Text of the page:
Everyone can add her favorite examples of stability.

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Is it meant to say $|f(z)| > \varepsilon$ in that second to last paragraph? –  Sam Hopkins Aug 8 '13 at 22:03
    
Sam: Yes, thanks. –  Alexandre Eremenko Aug 9 '13 at 1:06
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Probabilistic methods have become an important tool in many areas. The idea is to show the existence of structures satisfying certain properties by defining an appropriate random model of the structure, and show that the property holds with high probability. Examples include:

  1. Random regular graphs are expanders
  2. Gromov's notion of random groups, which have been used to construct hyperbolic groups with various properties, including property T, the Haagerup property, surface subgroups, and groups which do not embed uniformly in Hilbert space
  3. Ranks of elliptic curves
  4. Constructions of closed surfaces in hyperbolic 3-manifolds by gluing "random" pairs of pants together, where the pants are shown to satisfy certain geometric constraints with high probability and uniformly distributed by ergodic theoretic methods.
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The study of random objects is of great interest in itself, not only as a tool for existence proofs. Random matrices, random polynomials, random Taylor and Fourier series are all interesting and some of these objects are relevant for physics. –  Alexandre Eremenko Aug 9 '13 at 15:14
    
@Alexandre: I was thinking the same thing. What came to mind for me is Voiculescu's free probability providing a solid tie between freeness and large random matrices. It's interesting that physics (I'm probably oversimplifying) seems to support the other "dichotomy" answer as well, since Wigner seemed to consider random matrices as occurring as high energy "random blocks" occurring in a block decomposition around the lower energy "stable" states. –  Jon Bannon Aug 9 '13 at 15:22
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Mumford's "Age of stochasticity" is relevant here:stat.uchicago.edu/~lekheng/courses/191f09/mumford-AMS.pdf –  Piyush Grover Aug 9 '13 at 15:46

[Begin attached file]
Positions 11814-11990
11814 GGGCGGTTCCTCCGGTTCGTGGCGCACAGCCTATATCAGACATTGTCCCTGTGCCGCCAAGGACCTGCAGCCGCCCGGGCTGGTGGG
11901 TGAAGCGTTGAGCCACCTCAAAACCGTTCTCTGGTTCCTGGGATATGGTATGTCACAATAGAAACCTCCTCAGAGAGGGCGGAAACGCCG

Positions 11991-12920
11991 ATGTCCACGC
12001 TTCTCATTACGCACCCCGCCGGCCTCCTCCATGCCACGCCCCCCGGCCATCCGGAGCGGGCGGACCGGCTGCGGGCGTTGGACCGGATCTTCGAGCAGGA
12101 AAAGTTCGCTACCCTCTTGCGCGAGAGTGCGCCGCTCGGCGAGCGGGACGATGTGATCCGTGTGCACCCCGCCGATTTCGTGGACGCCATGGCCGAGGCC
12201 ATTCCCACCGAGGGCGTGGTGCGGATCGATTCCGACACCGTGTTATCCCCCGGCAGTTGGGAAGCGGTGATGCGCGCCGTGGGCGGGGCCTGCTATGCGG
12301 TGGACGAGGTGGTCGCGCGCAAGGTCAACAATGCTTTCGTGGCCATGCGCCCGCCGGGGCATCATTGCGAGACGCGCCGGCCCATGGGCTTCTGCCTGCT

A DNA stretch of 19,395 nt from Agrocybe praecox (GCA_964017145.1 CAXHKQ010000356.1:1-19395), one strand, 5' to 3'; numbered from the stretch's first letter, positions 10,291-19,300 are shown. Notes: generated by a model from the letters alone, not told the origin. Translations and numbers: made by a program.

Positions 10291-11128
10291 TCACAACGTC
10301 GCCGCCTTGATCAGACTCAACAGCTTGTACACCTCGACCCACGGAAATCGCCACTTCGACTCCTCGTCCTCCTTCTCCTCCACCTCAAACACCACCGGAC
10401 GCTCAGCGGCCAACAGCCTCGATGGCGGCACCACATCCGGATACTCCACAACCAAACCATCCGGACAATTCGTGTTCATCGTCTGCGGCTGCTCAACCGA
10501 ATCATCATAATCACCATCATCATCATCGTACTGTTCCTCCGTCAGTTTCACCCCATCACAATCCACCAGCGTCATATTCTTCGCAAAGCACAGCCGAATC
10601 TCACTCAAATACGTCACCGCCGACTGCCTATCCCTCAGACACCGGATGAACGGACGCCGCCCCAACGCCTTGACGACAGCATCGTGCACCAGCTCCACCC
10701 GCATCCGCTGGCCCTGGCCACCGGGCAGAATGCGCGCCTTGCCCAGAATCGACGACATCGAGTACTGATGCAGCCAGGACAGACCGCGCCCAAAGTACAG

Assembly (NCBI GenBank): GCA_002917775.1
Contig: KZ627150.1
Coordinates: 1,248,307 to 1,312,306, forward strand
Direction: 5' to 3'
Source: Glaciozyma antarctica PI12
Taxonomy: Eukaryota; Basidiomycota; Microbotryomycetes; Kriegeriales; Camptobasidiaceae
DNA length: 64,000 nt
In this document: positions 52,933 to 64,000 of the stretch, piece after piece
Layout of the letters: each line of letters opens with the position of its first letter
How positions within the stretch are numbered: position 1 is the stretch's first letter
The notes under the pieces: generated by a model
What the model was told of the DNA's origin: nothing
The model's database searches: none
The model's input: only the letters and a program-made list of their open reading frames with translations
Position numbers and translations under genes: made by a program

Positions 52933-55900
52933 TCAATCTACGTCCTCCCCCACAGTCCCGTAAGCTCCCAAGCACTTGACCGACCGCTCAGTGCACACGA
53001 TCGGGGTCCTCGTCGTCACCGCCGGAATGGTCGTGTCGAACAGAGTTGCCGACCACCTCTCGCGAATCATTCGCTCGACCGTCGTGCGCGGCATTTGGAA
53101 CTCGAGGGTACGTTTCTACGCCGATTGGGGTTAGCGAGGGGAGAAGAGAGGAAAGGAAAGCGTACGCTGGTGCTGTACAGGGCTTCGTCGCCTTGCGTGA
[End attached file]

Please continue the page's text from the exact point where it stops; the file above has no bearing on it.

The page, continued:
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@AlexandreEremenko and Jon Bannon: Of course, the study of probability distributions is a long tradition in mathematics, so certainly not modern (although the specific distributions of random objects being studied in contemporary mathematics has changed as you point out; I would add e.g. SLE). The point of my answer is that probability is being used as a tool to prove existence results where the answer says nothing about the probability distribution (1 and 4) or gives one an idea of how common certain structures are (2 and 3), which I think is a modern trend. –  Ian Agol Aug 9 '13 at 16:16
    
Thanks, Ian, it was clear from your answer what you meant and I think your answer is very solid just as it stands. Alexandre's comment suggests another answer to this question distinct from yours may be "exploration of random structures". If this is understood to mean "study of probability distributions" then I agree, it is certainly not a modern theme. –  Jon Bannon Aug 9 '13 at 16:23
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The dichotomy between structure and randomness is one such theme. Tao's paper focuses on additive number theory, where the idea is that almost all sets are either highly structured (e.g., contain arithmetic progressions) or similar to a random set. But similar themes appear in computational complexity theory; low computational complexity is associated with structure, and high computational complexity is associated with randomness. Razborov and Rudich's result on natural proofs can loosely be thought of as an argument that certain kinds of simple proofs of P≠NP are highly unlikely because they would imply the existence of a lot more structure in randomness than most people expect there to be.

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Though of a different flavor, this theme also appears with great prominence in set theory, specially on structures of size near the size of the reals. Typically, we can classify structures under a strong forcing axiom, such as $\mathsf{PFA}$, while such a classification is impossible in the presence of $\mathsf{CH}$. Among the many examples of this phenomenon, two prominent ones are the search for a basis for the uncountable linear orders (Justin Moore, Wacław Sierpiński), and the study of automatic continuity of homomorphisms of Banach algebras (Dales, Esterle, Woodin, Todorcevic). –  Andres Caicedo Aug 9 '13 at 15:23